The “Price/Book Value” Ratio (P/BV) is calculated by dividing the price of a share of stock by the book value per share. So, if a company has Rs100 in net assets and 10 shares outstanding, then the book value for that company is Rs 10 per share. If the price of the share stands at Rs 20, then the price to book value ratio is 2.0 (Rs 20 price divided by Rs10 book value).
A P/BV ratio above 1 indicates that the market believes that the Bank can grow and generate higher Return on Equity (RoE). A P/BV below 1, on the other hand, indicates that the market either does not believe the bank does not have a good deposit base, has bad cost discipline or a broken lending model.
K Curve in the Banking Sector
The K Curve depicts the inequality existing between different financial entities in terms of their attributes that determine their future growth and profitability.
Widening of the arms of the ‘K’ would imply that the inequality is increasing, while narrowing of the span of the ‘K’ would mean the opposite.
Presently, in case of India, banks that have a P/BV above 4 while some others languish at much below 1, even at 0.25. With NBFCs, the P/BV range is even wider, with some NBFCs being valued in excess of 7.
Private Banks: A couple of private sector banks have always had their P/BV above 1 on a consistent basis. These Banks are well-capitalised, have lower NPAs and hence the market is betting that these banks will grow much above system average and generate attractive RoE. This would imply that these banks will have disproportionate incremental market share on both assets and liabilities. The author of this article calls such Banks as Alpha Banks.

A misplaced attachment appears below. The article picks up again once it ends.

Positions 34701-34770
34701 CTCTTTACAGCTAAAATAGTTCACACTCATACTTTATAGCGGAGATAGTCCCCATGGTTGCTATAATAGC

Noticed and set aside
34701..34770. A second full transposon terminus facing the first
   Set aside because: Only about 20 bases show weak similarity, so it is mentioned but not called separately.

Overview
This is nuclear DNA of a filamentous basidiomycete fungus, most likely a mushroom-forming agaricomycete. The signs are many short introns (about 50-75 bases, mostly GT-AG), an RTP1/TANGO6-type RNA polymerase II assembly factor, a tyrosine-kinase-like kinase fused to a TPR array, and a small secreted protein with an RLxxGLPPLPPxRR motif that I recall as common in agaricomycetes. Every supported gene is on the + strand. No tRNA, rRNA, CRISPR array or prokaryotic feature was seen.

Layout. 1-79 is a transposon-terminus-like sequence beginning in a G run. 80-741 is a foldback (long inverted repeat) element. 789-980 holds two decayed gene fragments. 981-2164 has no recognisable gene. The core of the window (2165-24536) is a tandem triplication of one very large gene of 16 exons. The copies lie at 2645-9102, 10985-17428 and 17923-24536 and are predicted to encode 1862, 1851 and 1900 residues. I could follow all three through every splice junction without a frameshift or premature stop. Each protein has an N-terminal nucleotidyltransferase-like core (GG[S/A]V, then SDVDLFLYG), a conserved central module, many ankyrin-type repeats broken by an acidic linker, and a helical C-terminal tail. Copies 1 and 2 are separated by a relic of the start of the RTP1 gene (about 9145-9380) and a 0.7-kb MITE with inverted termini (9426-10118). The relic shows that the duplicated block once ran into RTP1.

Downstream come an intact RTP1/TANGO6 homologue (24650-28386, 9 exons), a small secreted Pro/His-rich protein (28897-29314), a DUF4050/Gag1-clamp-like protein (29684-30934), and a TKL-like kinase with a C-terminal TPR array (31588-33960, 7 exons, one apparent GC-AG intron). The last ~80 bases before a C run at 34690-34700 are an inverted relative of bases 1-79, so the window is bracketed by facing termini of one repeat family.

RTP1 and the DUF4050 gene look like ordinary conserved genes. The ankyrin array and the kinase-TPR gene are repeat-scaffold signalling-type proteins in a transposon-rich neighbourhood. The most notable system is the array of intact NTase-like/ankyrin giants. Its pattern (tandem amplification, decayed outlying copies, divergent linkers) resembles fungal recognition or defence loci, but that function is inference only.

Public Sector Banks: Among the Public Sector Banks, only the largest PSB i.e., SBI can be considered as Alpha Bank. In general, these PSBs account for higher share of NPAs (80%) in the Banking sector. The NPAs of the PSBs is much higher at around 12% as compared to 9% NPAs in the Banking sector. Similarly, the PSBs account for loss of almost Rs 66,000 crores.
There is need to narrow the span of K Curve and reduce the present inequalities in the performance of Banking Sector. Presently, there is lack of level playing field among the Private and Public Sector Banks. The PSBs do not enjoy financial, operational and personnel autonomy. There is high level of political interference in the working of the PSBs. This needs to be addressed by implementing the recommendations of P.J. Nayak Committee such as merger of weak Banks with the strong Banks.
Further, the Economic Survey 2020-21 has highlighted that Indian Banking sector has remained dwarf in comparison to the size of the Indian Economy. For instance, India's largest Bank SBI, is placed at 55th position globally. Hence, there is need for more large-sized Banks (Alpha Banks) to cater to the credit needs of % 5 trillion economy.